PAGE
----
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Charleston office vacancies up as energy firms exit

Charleston Daily Mail photo by Tom Hindman According to a recent real estate survey, Charleston’s six “Class A” office spaces, among the most modern downtown, are reporting the highest rate of vacancy in at least 15 years. The broker conducting the survey said the accelerating departure of coal and natural gas companies from the area has taken a toll on occupancy rates.
Charleston Daily Mail photo by Tom Hindman
According to a recent real estate survey, Charleston’s six “Class A” office spaces, among the most modern downtown, are reporting the highest rate of vacancy in at least 15 years. The broker conducting the survey said the accelerating departure of coal and natural gas companies from the area has taken a toll on occupancy rates.

CHARLESTON, W.Va. — A continued exodus of coal and natural gas firms has caused vacancies in Charleston’s main commercial office towers to surge to the highest level in well over a decade.

The city’s six “Class A” office buildings — Chase Tower, BB&T Square, Huntington Square, Laidley Tower, the United Center and the new MVB Bank building — saw their overall vacancy rate spike to 16.2 percent in November, according to the latest market survey by commercial real estate broker Howard Swint. That was up sharply from the 10 percent rate Swint’s survey recorded in April and could be one of the highest vacancy rates ever for Charleston’s downtown office space.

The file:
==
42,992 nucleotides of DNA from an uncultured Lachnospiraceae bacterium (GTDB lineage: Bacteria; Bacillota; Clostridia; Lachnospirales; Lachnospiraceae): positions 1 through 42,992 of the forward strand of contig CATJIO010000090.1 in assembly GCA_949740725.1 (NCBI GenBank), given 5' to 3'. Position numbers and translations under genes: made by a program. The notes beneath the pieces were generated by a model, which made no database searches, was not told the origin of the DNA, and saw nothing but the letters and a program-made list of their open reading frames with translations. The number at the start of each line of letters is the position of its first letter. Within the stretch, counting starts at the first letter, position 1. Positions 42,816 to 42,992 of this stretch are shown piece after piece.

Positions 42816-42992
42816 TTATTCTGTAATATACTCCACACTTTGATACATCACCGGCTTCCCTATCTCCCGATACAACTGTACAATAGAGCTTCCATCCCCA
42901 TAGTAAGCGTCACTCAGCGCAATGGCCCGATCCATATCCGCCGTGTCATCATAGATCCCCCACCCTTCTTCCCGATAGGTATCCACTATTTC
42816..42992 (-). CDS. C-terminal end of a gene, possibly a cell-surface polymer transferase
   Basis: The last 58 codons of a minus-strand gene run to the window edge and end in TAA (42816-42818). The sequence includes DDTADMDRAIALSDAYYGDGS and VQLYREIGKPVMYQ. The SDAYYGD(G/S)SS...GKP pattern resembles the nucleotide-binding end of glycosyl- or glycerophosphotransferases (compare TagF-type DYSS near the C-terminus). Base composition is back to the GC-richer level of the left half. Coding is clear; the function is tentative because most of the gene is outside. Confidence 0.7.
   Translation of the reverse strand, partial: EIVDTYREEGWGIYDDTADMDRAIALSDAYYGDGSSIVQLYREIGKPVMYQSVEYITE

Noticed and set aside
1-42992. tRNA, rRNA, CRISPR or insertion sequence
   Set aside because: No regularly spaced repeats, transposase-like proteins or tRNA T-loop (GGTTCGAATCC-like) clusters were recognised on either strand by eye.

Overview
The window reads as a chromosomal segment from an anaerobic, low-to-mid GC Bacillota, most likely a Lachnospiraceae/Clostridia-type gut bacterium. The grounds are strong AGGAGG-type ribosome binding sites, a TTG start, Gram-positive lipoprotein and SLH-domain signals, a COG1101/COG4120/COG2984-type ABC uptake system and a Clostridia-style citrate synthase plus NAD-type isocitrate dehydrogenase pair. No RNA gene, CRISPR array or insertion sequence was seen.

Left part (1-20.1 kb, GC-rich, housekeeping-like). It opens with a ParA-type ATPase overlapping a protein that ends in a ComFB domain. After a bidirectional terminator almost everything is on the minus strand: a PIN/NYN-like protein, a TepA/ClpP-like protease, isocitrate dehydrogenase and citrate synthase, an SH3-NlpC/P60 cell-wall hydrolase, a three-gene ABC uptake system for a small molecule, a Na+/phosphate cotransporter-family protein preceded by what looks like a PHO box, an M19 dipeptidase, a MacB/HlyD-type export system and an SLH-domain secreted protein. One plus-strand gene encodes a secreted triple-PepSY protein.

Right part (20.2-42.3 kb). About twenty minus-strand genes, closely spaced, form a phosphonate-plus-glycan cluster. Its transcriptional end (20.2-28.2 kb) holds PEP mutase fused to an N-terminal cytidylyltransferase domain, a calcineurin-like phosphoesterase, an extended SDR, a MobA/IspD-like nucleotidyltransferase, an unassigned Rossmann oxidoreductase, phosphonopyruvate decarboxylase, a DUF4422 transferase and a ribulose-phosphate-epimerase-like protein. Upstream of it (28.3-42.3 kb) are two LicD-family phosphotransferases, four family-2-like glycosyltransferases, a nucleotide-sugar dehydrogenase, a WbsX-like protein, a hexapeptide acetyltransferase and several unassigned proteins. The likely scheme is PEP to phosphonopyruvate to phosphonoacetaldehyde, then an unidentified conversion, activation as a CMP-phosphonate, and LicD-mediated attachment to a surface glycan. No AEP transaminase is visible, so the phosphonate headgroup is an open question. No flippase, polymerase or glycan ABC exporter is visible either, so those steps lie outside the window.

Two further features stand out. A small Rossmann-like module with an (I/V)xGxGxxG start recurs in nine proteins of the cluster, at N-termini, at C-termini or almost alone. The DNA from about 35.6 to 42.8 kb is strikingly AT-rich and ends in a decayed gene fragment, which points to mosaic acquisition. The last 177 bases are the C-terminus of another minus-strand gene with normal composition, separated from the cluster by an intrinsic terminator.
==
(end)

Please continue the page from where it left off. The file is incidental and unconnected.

“This is the highest vacancy rate since I’ve been tracking market conditions in downtown Charleston, which has been about 15 years,” Swint said.

The city’s six Class A buildings have a total of 989,462 lease-able square feet. Of that, 161,240 square feet is currently vacant and open for new tenants. That’s up from the 95,914 square feet of vacant space available in April.

Class A buildings are typically more modern, with on-site parking and security and located in the heart of a city’s business district. Another class, Class B, consists of properties in smaller, older buildings, similar to those along Capitol, Quarrier and Virginia streets, that may not have on-site parking or other amenities.

The current 16.2 percent vacancy rate is higher than the 13 percent rate Swint’s survey recorded in February 2010, after the Great Recession had taken its toll on the local economy.

The sharp increase in vacancies also comes less than two years after the city’s Class A market was at what Swint called “effective full occupancy…

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